ILNews

7th Circuit mulls adult-business laws

Back to TopE-mailPrintBookmark and Share
Indiana Lawyer Rehearing

The 7th Circuit Court of Appeals is considering whether a Southern District of Indiana judge correctly weighed evidence in granting a preliminary injunction that stopped Indianapolis from enforcing a 2002 ordinance regulating adult-business hours.

Attorneys appeared before a three-judge panel Sept. 20 to argue the 7-year-old case of Annex Books, et al. v. City of Indianapolis, Ind., No. 1:03-CV-918, which U.S. District Judge Sarah Evans Barker ruled on in December 2009.

The case had been remanded after the 7th Circuit heard arguments in 2005. The appellate court had affirmed Judge Barker’s judgment regarding the licensing procedures set out in the ordinance but reversed on whether any substantive First Amendment issues existed. The appellate court had ordered an evidentiary hearing, and she examined whether any secondary effects were created by the ordinance that required the plaintiffs to close between midnight and 10 a.m. The judge found the city’s evidence to date is likely insufficient to meet the standard or justify the ordinance, and Indianapolis appealed that preliminary injunction.

Corporate attorney Justin Roebel for Indianapolis argued that Judge Barker created a new standard and shouldn’t have weighed the evidence, and should not be turning this case into what he described as a “battle of experts.” The city doesn’t need to provide localized evidence but can use outside-the-state data, even if it’s from much larger cities such as New York and Reno that have different demographics.

The 7th Circuit judges pressed the attorneys about the data being relied on in this case, criticizing it as being outdated and not adequate to compare the effects of the ordinance.

Plaintiff’s attorney J. Michael Murray agreed the evidence wasn’t technically clear but that it logically showed an increase in crime rather than what the city said the ordinance effect would be. Murray said more conclusive and “statistically significant” data would be presented at trial for a permanent injunction, but Roebel argued that a trial isn’t the standard and the plaintiff’s data currently isn’t adequate to be relied on.

Chief Judge Frank Easterbrook questioned that data and said this is a case that doesn’t have clear guidance. In response to an initial statement from Murray about how the previous 7th Circuit ruling from last year created a “template” for Judge Barker to use, Chief Judge Easterbrook opined about how unclear this issue is for the trial court to determine.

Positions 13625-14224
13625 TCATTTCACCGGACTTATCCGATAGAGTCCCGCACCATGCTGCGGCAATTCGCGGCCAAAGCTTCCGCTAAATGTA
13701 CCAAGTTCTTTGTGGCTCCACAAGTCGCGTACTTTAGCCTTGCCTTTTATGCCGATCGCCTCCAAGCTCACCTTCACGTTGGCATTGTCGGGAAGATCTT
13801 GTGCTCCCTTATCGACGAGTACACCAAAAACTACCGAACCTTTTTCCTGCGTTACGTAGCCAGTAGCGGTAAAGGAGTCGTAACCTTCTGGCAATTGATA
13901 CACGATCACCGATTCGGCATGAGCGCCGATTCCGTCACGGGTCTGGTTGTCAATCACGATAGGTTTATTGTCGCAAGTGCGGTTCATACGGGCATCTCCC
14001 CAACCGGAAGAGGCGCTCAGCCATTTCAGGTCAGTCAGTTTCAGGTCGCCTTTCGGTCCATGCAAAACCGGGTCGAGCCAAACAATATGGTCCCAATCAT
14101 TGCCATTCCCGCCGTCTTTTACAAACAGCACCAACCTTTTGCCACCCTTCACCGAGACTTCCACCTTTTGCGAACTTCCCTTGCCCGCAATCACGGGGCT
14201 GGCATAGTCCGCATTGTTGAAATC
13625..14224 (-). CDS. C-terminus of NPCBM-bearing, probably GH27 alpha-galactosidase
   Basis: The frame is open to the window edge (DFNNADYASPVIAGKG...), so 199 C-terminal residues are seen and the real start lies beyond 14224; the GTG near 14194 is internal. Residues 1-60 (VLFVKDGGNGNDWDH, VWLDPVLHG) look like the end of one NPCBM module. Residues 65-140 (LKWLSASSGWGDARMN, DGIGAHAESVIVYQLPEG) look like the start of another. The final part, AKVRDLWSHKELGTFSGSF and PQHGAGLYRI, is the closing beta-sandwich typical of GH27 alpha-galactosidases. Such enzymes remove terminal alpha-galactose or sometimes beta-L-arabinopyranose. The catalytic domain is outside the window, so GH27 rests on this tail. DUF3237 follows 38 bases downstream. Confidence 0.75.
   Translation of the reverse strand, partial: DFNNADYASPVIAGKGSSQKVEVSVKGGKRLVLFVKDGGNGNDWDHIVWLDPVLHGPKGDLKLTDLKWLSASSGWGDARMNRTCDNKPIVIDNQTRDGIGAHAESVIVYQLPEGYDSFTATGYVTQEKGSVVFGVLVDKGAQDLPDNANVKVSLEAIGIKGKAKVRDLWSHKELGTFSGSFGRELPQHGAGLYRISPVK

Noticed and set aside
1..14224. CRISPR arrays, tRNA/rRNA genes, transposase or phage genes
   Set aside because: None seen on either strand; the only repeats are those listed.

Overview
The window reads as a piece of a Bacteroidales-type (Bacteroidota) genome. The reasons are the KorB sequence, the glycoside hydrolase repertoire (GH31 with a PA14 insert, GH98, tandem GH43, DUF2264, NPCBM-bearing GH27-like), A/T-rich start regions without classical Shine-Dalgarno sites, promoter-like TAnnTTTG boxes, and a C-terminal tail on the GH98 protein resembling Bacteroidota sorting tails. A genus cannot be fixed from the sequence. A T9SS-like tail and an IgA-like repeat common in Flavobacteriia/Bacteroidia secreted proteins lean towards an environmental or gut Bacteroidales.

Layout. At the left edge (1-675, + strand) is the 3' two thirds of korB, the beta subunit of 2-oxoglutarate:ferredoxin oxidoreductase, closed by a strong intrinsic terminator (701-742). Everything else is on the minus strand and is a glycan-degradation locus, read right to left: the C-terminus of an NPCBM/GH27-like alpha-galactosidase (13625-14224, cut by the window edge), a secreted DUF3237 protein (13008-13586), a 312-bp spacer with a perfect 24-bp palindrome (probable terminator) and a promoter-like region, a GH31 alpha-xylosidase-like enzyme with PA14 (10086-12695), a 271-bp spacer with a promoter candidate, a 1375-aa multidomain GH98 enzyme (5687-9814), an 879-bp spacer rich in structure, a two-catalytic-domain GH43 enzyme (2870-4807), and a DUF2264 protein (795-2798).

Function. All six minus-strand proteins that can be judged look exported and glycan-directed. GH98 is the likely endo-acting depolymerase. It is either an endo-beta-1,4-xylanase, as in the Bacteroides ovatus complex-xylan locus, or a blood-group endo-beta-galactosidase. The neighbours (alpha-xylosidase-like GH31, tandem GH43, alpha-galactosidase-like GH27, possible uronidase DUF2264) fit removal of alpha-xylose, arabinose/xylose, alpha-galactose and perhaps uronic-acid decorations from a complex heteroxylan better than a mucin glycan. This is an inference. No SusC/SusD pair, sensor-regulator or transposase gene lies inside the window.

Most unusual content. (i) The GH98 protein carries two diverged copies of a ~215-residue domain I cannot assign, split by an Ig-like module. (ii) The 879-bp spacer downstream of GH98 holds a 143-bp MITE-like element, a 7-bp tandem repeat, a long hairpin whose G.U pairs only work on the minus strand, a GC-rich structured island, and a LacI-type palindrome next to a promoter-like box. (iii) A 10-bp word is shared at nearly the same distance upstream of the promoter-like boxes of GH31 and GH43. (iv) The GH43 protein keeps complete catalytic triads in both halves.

“I think that might be overstating the extent to which our opinion can be said to be a ‘template’ … There’s a whole passage in there that says we appreciate that we’re remanding with a completely fuzzball standard and aren’t entirely sure what it means,” he said. “But that’s what the Supreme Court has said.”

The panel took the case under advisement.
 

Rehearing "City stopped from enforcing adult-business law" IL Daily Dec. 3, 2009

ADVERTISEMENT

Sponsored by

facebook - twitter on Facebook & Twitter

Indiana State Bar Association

Indianapolis Bar Association

Evansville Bar Association

Allen County Bar Association

Indiana Lawyer on Facebook

facebook
ADVERTISEMENT
Subscribe to Indiana Lawyer
  1. Well, maybe it's because they are unelected, and, they have a tendency to strike down laws by elected officials from all over the country. When you have been taught that "Democracy" is something almost sacred, then, you will have a tendency to frown on such imperious conduct. Lawyers get acculturated in law school into thinking that this is the very essence of high minded government, but to people who are more heavily than King George ever did, they may not like it. Thanks for the information.

  2. I pd for a bankruptcy years ago with Mr Stiles and just this week received a garnishment from my pay! He never filed it even though he told me he would! Don't let this guy practice law ever again!!!

  3. Excellent initiative on the part of the AG. Thankfully someone takes action against predators taking advantage of people who have already been through the wringer. Well done!

  4. Conour will never turn these funds over to his defrauded clients. He tearfully told the court, and his daughters dutifully pledged in interviews, that his first priority is to repay every dime of the money he stole from his clients. Judge Young bought it, much to the chagrin of Conour’s victims. Why would Conour need the $2,262 anyway? Taxpayers are now supporting him, paying for his housing, utilities, food, healthcare, and clothing. If Conour puts the money anywhere but in the restitution fund, he’s proved, once again, what a con artist he continues to be and that he has never had any intention of repaying his clients. Judge Young will be proven wrong... again; Conour has no remorse and the Judge is one of the many conned.

  5. Pass Legislation to require guilty defendants to pay for the costs of lab work, etc as part of court costs...

ADVERTISEMENT